Amazing Grace: the story of John Newton
There once was a man named John. He was born in London, in 1725. His father was the commander of a merchant ship that sailed in the Mediterranean. Little is known about his mother, except that she taught John what he knew about God. She died when John was young. At the age of eleven, John began sailing on long voyages with his father- six in total.
After his father retired, in 1744, John was on his way to Jamaica, to take a position as a slave master, but instead, he was called into service on an English naval war ship, the H.M.S. Harwhich. Conditions were terrible and John deserted, but he was caught, flogged, and demoted to seamen.
It was after this, that John requested that he be exchanged. He was sent into service on a slave ship. As the servant of a slave trader, he was brutally abused until 1748, when another ship captain, a friend of John’s father, rescued him. John later went on to become the captain of his own slave ship (where slaves were brutally abused).
“Lord, have mercy upon us.”
It was John who called out those words, on a homeward voyage to England. His ship was about to sink during a violent storm. Until this moment, John had not given any thought to God, not since his early childhood with his mother. He had, by all accounts, been a true wretch, underserving of mercy.
But God showed him mercy. John called this moment in the storm his “great deliverance,” He was saved from the storm, but more than that, this was the turning point of his life. This is when John says that grace had begun to work for him. He observed that day, May 10th, 1748, as the day of his conversion.
John’s own words, written years later, describe the horror of the slave trade, and I will not go into lurid details, but truly, it takes no stretch of the imagination to understand that John understood the depravity of his own sin. The word, scandalous, is often paired with the word, grace. The grace that is available to all of us is not something of this world. It offends our sense of justice. Yet God is a just God. Sin does not go unpunished. We could never pay the price or bear the punishment of our sins, so Jesus did it for us. Grace is costly, though not for us. For us, one of the biggest hurdles, is accepting that it's truly a free gift. There's nothing we can do to earn it.
This is not a story of an instantaneous conversion though, not from the viewpoint of society. John still worked as a slave trader for a time after his conversion. Grace was working in his heart, and he was a changed man, but it took time for the fruit of that grace to become apparent.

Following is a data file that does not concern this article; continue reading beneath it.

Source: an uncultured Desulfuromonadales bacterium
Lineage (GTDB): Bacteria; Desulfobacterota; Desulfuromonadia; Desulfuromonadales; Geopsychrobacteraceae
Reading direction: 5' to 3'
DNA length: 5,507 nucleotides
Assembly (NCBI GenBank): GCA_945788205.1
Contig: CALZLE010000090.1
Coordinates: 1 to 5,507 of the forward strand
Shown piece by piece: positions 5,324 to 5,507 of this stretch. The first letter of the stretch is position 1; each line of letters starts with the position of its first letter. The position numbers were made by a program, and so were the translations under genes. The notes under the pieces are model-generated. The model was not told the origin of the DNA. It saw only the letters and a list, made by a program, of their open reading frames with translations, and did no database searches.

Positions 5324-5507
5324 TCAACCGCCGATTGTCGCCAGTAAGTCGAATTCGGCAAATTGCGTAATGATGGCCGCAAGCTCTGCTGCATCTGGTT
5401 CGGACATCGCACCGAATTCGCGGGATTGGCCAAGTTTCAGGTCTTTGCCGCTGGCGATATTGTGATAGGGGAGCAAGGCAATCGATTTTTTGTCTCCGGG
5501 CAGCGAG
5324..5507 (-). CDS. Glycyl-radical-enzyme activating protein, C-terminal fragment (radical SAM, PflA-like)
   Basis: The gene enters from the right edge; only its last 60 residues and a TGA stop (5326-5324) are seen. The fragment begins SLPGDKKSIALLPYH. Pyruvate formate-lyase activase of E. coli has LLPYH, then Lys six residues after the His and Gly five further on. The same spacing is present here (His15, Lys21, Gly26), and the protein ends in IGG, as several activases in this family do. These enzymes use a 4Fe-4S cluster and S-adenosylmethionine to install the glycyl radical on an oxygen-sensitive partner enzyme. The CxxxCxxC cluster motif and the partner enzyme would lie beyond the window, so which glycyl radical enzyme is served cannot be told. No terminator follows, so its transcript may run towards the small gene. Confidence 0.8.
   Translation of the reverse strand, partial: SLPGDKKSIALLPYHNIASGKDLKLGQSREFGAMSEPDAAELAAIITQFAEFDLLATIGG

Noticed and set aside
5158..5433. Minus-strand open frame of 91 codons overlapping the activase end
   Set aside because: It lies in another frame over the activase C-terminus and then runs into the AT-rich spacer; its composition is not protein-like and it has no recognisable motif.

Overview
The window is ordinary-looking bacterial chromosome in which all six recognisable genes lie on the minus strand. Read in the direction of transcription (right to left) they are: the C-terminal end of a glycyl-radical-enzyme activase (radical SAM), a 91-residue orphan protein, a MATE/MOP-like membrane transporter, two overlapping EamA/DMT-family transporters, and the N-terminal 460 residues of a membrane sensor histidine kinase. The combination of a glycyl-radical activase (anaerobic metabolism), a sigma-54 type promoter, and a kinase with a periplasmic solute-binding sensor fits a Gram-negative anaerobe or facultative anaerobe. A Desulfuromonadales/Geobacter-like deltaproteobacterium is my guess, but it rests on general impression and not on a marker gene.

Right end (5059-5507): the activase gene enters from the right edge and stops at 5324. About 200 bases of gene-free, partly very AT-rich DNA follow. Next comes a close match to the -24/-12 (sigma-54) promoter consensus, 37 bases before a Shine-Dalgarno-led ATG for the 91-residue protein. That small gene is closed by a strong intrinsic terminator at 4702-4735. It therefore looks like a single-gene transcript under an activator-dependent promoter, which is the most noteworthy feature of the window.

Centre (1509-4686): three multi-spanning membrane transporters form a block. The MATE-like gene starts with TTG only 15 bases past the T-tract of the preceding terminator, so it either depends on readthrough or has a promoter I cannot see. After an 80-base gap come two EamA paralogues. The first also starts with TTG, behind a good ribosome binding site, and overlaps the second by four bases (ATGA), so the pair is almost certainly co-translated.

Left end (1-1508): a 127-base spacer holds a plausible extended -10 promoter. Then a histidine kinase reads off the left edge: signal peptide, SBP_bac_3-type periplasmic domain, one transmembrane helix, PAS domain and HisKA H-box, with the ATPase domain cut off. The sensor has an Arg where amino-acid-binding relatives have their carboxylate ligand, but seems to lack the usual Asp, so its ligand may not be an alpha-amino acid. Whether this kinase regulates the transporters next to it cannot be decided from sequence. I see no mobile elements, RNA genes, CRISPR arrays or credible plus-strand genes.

Eventually, John gave up the slave trade, married, and began educating himself. He became friends with George Whitfield, leader of the Calvinistic Methodist Church, and John Wesley, the founder of Methodism. John, too, wanted to become a minister.
John did just that, preaching about the scandalous grace of the cross, which saved him. He became friends with the poet, William Cowper, and together, they collaborated on a hymnal. This is where you will find one of the most well loved hymns of all time, Amazing Grace, by John Newton.
This takes on a deeper meaning when more of the story is known.
John’s preaching drew large congregations, and he influenced many, including William Wilberforce, who later became a leader in the campaign to abolish slavery in the British Empire. John eventually became blind from an illness, but he continued to preach until a year before his death. He was a changed man, a visible light of God's love, bringing glory to Him.
John Newton credits the grace of God for redeeming his life. I believe he was profoundly changed by grace because he recognized how much he needed it, because he knew how wretched his sin was. But even that was not to his credit, even that was grace, and evidence of the Holy Spirit changing his heart.
I want grace to change me too. It has, and it is, changing me, though it's work is not yet done. In society’s eyes, my sin may not look as wretched as John Newton’s was; yet in God’s eyes, it is. I am no more deserving of God's mercy than John was. Nobody is. When I am not being changed by grace, it is because I am not recognizing how truly amazing that grace is. I pray that the truth of God's grace will continue to work in my heart- and in your heart, too.
There are so many beautiful renditions of this hymn, and it's hard to pick a favorite, but I'll leave you with one. This song needs no embellishment, so I like Alan Jackson's heartfelt and simple version....
Who sings your favorite version?